It ended with Sir Alex Ferguson bowing to the Stretford End as the loudspeakers pumped out The Courteeners. Ferguson, at 71, is more a Josef Locke man but he will have appreciated why this was the first song to get the party going at Old Trafford. "Not 19 Forever," was its title. It has been the soundtrack to Manchester United's season and now, once again, they could call themselves the champions of England.
They had played like a side in a hurry to be reunited with the trophy. They also had a striker, Robin van Persie, playing at the point of maximum expression and it felt appropriate that the Dutchman should be so prominent on the night. He, more than anyone, has been instrumental in the title race and when he shimmers with this kind of brilliance he is probably entitled to feel aggrieved that the Professional Footballers' Association sent out its player-of-the-year voting slips during the one point of the season when he has endured a lapse of form.
Van Persie might not win the individual honours but he has certainly had the greatest impact and his first-half hat-trick, taking him to 24 league goals and leapfrogging Luis Suárez as the leading scorer in the division, was the work of an expert in his field. He was at the hub of everything, the arrowhead of attack, bristling with menace, making it feel like a trick of the imagination that it was only a few weeks ago he was snatching at chances and following up every miss with a look of self-revulsion. Van Persie has put together some portfolio in United's colours but he took his performance up another level here and the volley for his second goal, from a ball dropping over his left shoulder, was probably his outstanding work to date.
That was the moment all the worrying stopped, or what worrying there could be for a side who began the night with a 13-point lead. Wayne Rooney, playing the Paul Scholes role with distinction, sprayed a long, probing chip from just inside the United half. Van Persie was running through, looking upwards, measuring the trajectory of the ball. His shot was a peach, a combination of power and technique, all made to look so implausibly easy. His victory run was not too bad either, taking him almost the length of the pitch.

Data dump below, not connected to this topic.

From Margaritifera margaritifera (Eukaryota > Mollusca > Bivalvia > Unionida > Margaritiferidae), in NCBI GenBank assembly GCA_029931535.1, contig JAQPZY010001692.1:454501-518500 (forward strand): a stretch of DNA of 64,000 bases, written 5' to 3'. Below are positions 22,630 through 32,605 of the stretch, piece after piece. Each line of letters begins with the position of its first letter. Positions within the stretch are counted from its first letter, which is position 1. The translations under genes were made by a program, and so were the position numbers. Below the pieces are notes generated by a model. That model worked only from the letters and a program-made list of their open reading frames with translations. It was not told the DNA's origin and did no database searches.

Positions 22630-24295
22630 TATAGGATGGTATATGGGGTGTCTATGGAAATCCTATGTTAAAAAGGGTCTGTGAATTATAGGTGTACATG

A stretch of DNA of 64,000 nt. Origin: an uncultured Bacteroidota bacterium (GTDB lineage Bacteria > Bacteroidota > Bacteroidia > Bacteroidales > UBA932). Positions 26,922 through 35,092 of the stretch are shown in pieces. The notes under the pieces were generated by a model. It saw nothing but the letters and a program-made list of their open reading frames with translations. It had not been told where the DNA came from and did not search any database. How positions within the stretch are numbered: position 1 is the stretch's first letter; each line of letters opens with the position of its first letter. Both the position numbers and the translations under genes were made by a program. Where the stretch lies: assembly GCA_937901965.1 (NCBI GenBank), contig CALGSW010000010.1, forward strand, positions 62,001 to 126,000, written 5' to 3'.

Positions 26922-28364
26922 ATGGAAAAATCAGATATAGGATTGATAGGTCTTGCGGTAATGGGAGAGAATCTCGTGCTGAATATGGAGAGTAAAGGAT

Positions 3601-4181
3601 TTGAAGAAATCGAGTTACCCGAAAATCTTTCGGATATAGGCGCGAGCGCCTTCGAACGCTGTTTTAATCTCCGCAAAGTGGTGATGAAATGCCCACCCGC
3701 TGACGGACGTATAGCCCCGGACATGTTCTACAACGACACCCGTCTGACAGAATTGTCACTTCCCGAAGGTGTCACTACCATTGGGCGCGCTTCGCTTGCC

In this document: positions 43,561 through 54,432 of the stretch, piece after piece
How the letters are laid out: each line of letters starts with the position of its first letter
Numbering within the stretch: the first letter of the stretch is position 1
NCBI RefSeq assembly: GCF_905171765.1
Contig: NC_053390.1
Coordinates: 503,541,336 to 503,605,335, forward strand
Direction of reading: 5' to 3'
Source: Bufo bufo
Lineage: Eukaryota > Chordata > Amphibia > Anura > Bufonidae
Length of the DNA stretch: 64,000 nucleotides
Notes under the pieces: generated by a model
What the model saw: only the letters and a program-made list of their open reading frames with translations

That could conceivably have been a hat-trick goal bearing in mind he had flashed a volley over a few minutes earlier. So often this season United have been accused of lacking the wow factor of old, yet there was something exhilarating about the way they set off. This was precisely the kind of football Old Trafford has craved: fast, penetrative, full of confidence. It was as devastating as anything that has been seen inside this stadium all season.
Aston Villa were obliging opponents and the 17th-placed team probably should be relieved not to suffer any more damage to their goal difference given that Wigan are three points behind with a game in hand. Paul Lambert's side have conceded 64 league goals this season, their least distinguished statistics in the Premier League era. They have conceded in every one of the past 18 matches, the longest run in the division, and their record of conceding 38 away goals is the worst in the league. A team cannot defend this abjectly, with so little structure and organisation, and hope to get away with it.
Their ordeal began just as the crowd had digested the news Rooney was operating in midfield. His brilliant cross-field pass picked out Antonio Valencia on the right. Rafael da Silva was in support, venturing forward from full-back, and the visiting defence obligingly looked on as Ryan Giggs found space at the far post to square the cross into Van Persie's path. From two yards, he could hardly miss.
At one point Giggs flicked the ball one side of his marker, Matthew Lowton, ran the other side, outsprinting a player 16 years his junior, and it was like stepping back into a different era. The Stretford End serenade Michael Carrick these days by celebrating the way he passes the ball á la Scholes. Yet these were moments when Rooney bedazzled the crowd with his vision and ability to pass long or short.
It was just a surprise the scoring stopped after that moment, on 33 minutes, when Van Persie confirmed another match-ball for his collection. Rooney and Shinji Kagawa combined in midfield and Giggs was suddenly clear on the left. Van Persie collected the cross, stepped past the goalkeeper, Brad Guzan, and had the presence of mind to delay his shot and make sure his balance was right. Another player might have rushed it but Van Persie waited and picked his spot. There were four defenders on the line, or in close proximity, and the ball flew past all of them.
Perhaps a little complacency crept in after the interval. Ferguson was aggrieved enough to come to the touchline and gesture his disapproval at one point. Patrice Evra, already booked, was fortunate the referee, Anthony Taylor, did not punish another offence and Van Persie, of all people, headed Andreas Weimann's effort off the goalline. Villa, to give them their due, did at least improve.
Even then, there were plenty of occasions when the players in the middle of the post-match victory huddle could have added more goals. Rooney wafted one effort over the crossbar before being substituted for Danny Welbeck. Kagawa did the same from a considerably easier chance but it was not long after that the "olés" started and the "20 times" flags started to flutter.